- November 29, 2019
Strata Engineering Solutions was called to assess a cracked and leaning retaining wall on the boundary of a block of apartments in Cremorne, NSW. The failing wall, which threatened to collapse onto a frequently-used public pathway, was presenting a risk to public safety and compromising the overall serviceability and appeal of the property. On assessment, SES engineers determined that the existing retaining wall wouldn’t be salvageable, and advised that a new retaining wall of reinforced concrete block would need to be designed and constructed. Adapting the intended design to deal with unforeseen underground obstructions, and preserving an existing footing when removal of the original wall showed it could be incorporated into the new design, were some of the ways SES helped deliver the desired results with savings on costs and time taken to complete the project for the property owners.
SES inspected on-site works at each stage of the project. Large tree stumps below the ground couldn’t be seen until revealed by excavation for the commencement of works. The tree stumps impacted on the intended footing design, so SES designed some concrete beams into the new retaining wall footing which would accommodate the tree stumps but still maintain the integrity of the new wall. An existing footing, only discovered once the original wall was removed, was incorporated into the new design by SES, saving time and costs on the project for the property owners.
Prior to the contractor pouring concrete for footings, SES ensured that steel reinforcement installed by the contractor would meet or exceed the design requirements in terms of materials, size, length, embedment, and spacing, for the full length of the footings. Once approved by SES, the concrete was poured to the full extent of the area in a single occurrence. The ‘ag line’ drainage installed by the contractor was noted by SES to the owners as needing the plumber to obtain relevant certificates if connecting to the Council surface drain.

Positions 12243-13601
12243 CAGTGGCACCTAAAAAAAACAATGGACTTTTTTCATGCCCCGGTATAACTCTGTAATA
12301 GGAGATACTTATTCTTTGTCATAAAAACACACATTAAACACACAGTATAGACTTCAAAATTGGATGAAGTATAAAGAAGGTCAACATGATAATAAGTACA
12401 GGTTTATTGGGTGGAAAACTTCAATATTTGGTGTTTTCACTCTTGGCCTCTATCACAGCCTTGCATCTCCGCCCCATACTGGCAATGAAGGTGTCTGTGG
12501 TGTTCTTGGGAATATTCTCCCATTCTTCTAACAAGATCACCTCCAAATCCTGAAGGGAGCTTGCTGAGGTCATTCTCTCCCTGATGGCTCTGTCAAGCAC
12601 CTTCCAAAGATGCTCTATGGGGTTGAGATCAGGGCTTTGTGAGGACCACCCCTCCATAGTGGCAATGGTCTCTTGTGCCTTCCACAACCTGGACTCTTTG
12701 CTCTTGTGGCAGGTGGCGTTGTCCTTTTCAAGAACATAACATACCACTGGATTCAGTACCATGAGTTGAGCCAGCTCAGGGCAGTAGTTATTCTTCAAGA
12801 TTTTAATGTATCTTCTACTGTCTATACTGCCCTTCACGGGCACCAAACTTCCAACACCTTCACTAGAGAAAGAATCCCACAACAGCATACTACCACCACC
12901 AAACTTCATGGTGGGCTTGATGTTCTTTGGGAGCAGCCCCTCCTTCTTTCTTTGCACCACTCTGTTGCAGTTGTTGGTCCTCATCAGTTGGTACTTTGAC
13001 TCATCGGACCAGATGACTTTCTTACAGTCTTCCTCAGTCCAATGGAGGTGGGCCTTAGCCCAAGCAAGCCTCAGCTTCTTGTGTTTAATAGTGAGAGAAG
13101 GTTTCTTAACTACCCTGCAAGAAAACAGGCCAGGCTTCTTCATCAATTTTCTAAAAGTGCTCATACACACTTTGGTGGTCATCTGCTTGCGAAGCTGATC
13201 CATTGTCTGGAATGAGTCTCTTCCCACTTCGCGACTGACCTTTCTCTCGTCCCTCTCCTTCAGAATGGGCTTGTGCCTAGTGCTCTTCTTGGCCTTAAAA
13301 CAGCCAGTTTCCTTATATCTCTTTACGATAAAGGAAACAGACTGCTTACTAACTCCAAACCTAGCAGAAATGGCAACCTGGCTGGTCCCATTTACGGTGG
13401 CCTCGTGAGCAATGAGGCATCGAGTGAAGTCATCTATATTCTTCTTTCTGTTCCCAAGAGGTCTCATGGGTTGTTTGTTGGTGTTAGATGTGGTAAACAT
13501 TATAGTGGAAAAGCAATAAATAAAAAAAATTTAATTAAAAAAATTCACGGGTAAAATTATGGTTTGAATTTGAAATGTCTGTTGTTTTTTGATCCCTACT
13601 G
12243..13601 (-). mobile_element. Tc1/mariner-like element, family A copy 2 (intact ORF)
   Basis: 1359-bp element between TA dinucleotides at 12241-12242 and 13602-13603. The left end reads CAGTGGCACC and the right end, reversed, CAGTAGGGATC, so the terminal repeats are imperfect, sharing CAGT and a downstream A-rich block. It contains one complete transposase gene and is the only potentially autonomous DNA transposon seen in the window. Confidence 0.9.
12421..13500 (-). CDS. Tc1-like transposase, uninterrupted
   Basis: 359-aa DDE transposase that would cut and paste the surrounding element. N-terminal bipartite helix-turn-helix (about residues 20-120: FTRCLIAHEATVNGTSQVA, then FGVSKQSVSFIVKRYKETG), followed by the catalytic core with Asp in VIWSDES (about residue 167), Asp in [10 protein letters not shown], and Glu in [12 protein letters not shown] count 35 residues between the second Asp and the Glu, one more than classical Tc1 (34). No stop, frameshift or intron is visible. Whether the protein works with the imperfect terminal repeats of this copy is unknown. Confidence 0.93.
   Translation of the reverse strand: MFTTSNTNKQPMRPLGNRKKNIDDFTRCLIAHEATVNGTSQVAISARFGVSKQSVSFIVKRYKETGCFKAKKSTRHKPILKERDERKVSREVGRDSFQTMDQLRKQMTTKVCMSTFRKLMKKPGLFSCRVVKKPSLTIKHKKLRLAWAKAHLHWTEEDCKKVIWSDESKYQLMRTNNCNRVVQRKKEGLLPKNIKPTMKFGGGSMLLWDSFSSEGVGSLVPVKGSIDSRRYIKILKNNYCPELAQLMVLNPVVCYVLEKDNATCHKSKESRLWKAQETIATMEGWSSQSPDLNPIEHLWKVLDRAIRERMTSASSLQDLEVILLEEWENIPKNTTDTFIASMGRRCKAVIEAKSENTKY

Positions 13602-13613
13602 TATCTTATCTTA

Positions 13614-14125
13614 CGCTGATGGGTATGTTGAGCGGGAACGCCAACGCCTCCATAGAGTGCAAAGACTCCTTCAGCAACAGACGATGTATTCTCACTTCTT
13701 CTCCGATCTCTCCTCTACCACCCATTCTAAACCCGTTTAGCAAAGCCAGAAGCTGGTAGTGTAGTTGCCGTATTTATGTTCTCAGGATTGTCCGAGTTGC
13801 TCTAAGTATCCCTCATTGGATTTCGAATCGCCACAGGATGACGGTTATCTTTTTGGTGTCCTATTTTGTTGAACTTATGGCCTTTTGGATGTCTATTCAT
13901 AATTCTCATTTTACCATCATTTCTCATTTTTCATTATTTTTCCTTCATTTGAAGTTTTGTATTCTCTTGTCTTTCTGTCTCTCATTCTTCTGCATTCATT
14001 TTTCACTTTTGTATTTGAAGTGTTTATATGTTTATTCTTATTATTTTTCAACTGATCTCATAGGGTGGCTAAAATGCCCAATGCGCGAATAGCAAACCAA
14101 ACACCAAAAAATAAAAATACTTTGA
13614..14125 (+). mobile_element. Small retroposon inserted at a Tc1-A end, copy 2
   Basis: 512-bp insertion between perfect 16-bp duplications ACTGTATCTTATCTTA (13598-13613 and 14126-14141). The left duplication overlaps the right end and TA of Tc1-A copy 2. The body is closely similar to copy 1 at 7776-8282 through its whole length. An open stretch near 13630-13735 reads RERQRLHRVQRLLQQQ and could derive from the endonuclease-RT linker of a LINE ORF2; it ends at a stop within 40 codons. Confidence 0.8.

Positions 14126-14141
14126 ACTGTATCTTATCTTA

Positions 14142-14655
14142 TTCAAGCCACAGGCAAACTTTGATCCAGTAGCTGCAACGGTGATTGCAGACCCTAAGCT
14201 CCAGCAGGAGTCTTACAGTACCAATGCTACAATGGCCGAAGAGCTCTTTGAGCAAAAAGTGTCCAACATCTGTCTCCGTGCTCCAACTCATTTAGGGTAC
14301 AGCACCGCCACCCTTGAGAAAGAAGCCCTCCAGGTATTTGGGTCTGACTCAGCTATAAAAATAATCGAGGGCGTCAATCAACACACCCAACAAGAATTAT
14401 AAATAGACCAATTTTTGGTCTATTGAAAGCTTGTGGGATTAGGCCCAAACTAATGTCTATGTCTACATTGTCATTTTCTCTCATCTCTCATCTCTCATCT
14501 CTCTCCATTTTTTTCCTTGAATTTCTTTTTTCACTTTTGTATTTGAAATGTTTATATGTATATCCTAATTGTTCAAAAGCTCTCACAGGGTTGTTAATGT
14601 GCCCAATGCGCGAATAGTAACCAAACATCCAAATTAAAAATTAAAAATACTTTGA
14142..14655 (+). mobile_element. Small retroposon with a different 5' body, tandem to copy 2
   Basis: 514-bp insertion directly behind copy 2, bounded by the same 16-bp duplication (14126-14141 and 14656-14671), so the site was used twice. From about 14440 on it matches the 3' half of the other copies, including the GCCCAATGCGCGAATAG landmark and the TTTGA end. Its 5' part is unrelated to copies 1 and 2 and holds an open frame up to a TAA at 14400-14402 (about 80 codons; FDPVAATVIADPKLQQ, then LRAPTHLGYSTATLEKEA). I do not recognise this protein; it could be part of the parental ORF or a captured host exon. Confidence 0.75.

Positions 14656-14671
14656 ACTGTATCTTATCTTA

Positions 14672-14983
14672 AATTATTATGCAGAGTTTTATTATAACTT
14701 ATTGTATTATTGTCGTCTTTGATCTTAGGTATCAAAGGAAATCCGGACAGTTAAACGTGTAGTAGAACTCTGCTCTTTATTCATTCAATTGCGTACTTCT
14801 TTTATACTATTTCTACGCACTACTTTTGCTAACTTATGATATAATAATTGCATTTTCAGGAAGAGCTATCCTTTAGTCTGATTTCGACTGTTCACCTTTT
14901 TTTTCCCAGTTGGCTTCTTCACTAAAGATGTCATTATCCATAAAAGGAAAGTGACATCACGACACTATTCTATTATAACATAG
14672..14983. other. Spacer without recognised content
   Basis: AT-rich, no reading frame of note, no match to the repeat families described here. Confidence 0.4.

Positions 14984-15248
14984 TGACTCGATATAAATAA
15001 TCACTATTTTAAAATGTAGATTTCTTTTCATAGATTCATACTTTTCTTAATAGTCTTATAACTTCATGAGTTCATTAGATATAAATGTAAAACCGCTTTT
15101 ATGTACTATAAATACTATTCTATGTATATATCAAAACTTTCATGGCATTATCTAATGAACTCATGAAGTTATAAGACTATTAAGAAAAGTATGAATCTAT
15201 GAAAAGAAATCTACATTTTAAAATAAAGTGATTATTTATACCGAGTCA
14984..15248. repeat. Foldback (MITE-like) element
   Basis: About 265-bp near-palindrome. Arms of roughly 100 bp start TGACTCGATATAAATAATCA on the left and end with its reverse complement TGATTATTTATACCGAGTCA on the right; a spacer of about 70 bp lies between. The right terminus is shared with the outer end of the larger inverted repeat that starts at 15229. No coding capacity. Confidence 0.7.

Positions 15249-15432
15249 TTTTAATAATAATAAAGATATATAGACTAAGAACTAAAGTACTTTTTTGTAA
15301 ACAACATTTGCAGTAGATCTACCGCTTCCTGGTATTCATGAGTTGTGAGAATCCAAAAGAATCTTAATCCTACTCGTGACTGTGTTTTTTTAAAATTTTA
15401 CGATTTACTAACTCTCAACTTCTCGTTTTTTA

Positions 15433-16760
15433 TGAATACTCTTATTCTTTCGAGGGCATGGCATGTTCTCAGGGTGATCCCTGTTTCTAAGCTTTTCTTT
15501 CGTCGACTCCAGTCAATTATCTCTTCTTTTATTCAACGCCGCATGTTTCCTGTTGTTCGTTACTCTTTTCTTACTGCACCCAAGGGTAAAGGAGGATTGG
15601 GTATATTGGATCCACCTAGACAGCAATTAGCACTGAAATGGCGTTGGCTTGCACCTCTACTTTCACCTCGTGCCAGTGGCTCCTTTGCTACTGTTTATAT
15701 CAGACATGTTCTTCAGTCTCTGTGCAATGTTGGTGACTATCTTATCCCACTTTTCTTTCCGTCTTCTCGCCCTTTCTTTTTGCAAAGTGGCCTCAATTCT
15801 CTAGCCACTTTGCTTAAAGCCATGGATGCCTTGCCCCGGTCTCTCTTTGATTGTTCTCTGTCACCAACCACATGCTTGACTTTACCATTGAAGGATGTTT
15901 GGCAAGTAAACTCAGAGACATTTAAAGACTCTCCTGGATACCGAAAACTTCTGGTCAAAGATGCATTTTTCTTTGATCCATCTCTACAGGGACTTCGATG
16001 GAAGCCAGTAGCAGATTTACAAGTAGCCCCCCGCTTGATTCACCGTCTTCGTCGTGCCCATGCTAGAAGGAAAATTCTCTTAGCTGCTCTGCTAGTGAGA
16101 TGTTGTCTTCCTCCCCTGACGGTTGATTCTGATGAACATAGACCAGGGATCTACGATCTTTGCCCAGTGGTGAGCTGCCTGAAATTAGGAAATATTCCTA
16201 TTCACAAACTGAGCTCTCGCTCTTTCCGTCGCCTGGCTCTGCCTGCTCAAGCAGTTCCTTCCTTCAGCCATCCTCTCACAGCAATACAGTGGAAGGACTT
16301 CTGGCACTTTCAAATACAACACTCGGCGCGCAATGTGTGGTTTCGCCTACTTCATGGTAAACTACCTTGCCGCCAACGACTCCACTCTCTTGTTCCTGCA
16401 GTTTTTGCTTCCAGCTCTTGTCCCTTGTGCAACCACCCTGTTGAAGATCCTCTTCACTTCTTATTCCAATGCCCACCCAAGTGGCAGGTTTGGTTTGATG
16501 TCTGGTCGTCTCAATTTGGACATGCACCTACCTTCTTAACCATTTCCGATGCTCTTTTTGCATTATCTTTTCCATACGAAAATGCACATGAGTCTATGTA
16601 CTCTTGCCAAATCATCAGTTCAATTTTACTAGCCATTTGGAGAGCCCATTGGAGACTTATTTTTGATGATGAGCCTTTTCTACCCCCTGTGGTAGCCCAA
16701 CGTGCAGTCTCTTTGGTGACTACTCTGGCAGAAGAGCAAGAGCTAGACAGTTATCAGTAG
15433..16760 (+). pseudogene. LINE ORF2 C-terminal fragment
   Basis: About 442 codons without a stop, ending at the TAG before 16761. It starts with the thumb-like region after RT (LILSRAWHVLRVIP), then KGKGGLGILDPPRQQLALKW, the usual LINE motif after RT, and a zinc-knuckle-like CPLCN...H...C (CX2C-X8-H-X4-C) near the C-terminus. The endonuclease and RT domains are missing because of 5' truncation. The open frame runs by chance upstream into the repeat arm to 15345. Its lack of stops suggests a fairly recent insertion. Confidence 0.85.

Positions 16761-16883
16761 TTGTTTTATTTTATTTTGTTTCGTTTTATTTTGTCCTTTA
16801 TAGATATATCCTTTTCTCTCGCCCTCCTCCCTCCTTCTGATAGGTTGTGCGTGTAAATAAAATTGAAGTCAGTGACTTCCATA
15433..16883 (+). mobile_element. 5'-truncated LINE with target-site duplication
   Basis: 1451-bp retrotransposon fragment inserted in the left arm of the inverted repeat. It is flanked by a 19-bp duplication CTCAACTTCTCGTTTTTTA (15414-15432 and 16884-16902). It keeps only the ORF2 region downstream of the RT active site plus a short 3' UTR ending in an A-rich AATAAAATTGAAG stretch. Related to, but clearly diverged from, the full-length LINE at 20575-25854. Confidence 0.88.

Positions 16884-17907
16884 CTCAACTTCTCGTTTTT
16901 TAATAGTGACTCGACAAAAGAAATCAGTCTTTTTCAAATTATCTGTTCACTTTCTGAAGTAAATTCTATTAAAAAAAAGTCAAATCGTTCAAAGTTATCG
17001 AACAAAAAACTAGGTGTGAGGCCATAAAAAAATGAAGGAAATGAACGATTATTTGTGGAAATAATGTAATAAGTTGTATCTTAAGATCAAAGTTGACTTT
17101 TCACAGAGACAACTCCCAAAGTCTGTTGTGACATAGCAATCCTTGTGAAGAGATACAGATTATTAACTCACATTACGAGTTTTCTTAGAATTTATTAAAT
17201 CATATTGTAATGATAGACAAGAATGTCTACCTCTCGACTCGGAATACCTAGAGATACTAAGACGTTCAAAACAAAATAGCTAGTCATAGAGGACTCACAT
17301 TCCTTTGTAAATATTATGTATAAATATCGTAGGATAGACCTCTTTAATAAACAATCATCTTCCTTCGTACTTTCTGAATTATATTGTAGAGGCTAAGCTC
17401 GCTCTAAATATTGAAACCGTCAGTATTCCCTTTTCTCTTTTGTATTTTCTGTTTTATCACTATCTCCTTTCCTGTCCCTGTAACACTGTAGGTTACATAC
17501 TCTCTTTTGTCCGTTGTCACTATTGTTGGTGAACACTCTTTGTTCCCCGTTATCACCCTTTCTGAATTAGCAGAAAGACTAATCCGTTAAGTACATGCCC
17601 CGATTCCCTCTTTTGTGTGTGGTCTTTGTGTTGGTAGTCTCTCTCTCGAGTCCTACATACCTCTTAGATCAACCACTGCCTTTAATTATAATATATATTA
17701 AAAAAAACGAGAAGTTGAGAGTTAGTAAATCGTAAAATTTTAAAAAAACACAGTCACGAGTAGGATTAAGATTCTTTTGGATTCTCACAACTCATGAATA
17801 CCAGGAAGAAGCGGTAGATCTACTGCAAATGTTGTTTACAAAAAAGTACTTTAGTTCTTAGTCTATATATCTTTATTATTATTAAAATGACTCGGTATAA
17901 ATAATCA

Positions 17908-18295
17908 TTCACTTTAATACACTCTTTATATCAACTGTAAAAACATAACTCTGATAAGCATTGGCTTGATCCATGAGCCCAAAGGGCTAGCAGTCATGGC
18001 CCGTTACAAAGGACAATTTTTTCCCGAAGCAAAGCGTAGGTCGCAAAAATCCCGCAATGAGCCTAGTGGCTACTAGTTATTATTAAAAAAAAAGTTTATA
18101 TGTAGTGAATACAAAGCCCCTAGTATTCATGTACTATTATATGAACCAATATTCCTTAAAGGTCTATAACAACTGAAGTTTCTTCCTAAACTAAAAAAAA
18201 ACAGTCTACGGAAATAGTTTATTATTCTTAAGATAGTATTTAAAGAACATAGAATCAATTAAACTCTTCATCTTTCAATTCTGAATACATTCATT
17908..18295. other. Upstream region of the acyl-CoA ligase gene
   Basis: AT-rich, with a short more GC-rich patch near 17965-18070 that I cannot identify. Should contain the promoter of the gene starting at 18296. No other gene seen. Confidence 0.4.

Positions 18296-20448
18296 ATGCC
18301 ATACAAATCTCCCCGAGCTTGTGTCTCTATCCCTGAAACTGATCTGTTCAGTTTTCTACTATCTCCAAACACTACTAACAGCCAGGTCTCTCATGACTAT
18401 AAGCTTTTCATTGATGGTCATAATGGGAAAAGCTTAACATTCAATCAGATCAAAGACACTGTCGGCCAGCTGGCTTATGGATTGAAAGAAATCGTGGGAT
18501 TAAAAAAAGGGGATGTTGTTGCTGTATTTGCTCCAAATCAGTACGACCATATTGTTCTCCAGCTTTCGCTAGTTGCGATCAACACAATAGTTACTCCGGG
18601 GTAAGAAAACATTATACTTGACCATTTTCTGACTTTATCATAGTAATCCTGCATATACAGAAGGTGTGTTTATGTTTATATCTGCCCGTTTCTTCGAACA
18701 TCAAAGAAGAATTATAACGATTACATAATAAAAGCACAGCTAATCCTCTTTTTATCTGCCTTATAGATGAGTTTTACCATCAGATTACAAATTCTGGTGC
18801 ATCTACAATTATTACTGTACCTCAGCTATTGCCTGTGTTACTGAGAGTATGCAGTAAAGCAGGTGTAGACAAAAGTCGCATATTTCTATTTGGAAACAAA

On inspection of the masonry blockwork prior to core-filling, SES observed that the masonry ties used by the contractor at the location of expansion joints, to every course of blockwork, were smaller than the design specification but installed at a greater frequency than originally specified. SES considered this variation by the contractor and confirmed that the intent of the design specification was still being met. Expansion joints were inspected and approved for filling with a flexible sealant. Upon successful completion of the structural works, the owners of the property elected to complete the aesthetic detailing independently.
With the new retaining wall completed, people walking along the Council footpath next to the property can feel safe once again. Matching with the surrounding walls, the new retaining wall has also improved the property aesthetic and ‘street appeal’, which in turn helps to protect the investment of property owners.
- Compliance Issues
- Mortar Defects
- Structural & Aesthetic Issues